Fellowship and Treason
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The final books of the Morte Darthur chart the failure of the Arthurian polity. The disaster tends to be seen as a monarch’s tragic fall, the outcome of Guinevere and Lancelot’s ill-starred affair, or as a result of a descent into feud and factionalism, with Arthur, Lancelot, or Gawain individually or jointly culpable.1 There is, as Mark Lambert says, a “tragic multicentricity” to the last books, no single cause but a conglomera- tion of avoidable disasters.2 In these tales, the contested language of trea- son expresses the various ways in which the polity is thwarted: Lancelot and Guinevere’s treasonous adultery, the slaying of Gaheris and Gareth “traytourly and piteuously” by Lancelot, and the usurpation of “an false traytoure whych ys … sir Mordred” (Works, 1199.8–9; 1231.28–29). As treason multiplies and expands to engulf the Round Table, the language of fellowship reemerges in the service of new ends of partisanship. In this final chapter, I focus on the contested language of treason and fellow- ship as indications of pervasive and externalized constructions of political action that constrain the choices of individuals. The tragedy of the Morte lies not simply in individual flaws or in the forces of fate but in the move- ment of each character within the political structure, expressed in these common terms, that confines them.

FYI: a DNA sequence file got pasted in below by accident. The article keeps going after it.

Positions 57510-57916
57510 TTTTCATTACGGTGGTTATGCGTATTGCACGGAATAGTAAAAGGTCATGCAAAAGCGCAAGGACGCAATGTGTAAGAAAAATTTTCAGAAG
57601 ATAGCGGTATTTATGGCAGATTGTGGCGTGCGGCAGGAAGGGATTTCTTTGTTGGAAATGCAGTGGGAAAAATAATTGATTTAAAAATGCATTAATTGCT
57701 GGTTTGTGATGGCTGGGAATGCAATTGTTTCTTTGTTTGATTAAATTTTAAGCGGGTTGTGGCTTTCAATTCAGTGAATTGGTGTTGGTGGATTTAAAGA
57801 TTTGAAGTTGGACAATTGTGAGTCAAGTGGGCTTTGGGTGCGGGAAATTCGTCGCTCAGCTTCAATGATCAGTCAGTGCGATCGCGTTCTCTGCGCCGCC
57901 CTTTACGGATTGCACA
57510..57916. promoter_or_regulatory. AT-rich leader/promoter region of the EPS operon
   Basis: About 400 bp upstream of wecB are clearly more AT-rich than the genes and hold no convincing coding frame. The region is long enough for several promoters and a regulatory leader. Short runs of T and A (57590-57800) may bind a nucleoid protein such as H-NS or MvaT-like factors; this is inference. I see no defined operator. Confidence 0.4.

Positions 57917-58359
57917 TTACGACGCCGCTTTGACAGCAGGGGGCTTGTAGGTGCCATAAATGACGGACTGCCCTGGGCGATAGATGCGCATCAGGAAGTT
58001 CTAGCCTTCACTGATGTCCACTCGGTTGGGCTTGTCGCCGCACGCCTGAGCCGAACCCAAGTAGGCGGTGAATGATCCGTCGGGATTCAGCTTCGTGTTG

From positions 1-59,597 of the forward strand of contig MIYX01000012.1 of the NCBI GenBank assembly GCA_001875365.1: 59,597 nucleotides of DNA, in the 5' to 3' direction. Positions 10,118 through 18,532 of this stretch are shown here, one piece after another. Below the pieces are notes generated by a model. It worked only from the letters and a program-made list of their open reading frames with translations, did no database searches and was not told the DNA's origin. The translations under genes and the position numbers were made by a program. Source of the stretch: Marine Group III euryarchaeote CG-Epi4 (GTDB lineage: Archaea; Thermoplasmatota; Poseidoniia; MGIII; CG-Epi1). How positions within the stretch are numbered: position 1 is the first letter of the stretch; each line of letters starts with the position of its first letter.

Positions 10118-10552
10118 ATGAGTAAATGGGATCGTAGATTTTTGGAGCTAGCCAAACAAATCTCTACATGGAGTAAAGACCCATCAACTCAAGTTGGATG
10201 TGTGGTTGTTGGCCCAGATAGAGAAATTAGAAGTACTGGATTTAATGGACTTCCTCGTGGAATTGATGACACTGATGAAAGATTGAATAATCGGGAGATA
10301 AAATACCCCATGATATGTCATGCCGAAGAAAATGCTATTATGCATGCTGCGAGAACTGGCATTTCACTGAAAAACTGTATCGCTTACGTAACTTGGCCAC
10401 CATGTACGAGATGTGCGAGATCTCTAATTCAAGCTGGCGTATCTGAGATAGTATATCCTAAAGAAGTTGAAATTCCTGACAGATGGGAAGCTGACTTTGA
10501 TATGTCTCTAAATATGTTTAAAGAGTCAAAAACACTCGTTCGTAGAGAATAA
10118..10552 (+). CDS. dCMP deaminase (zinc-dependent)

KeywordsRound Table Judicial Process Fellowship Unity Final Book Single Combat
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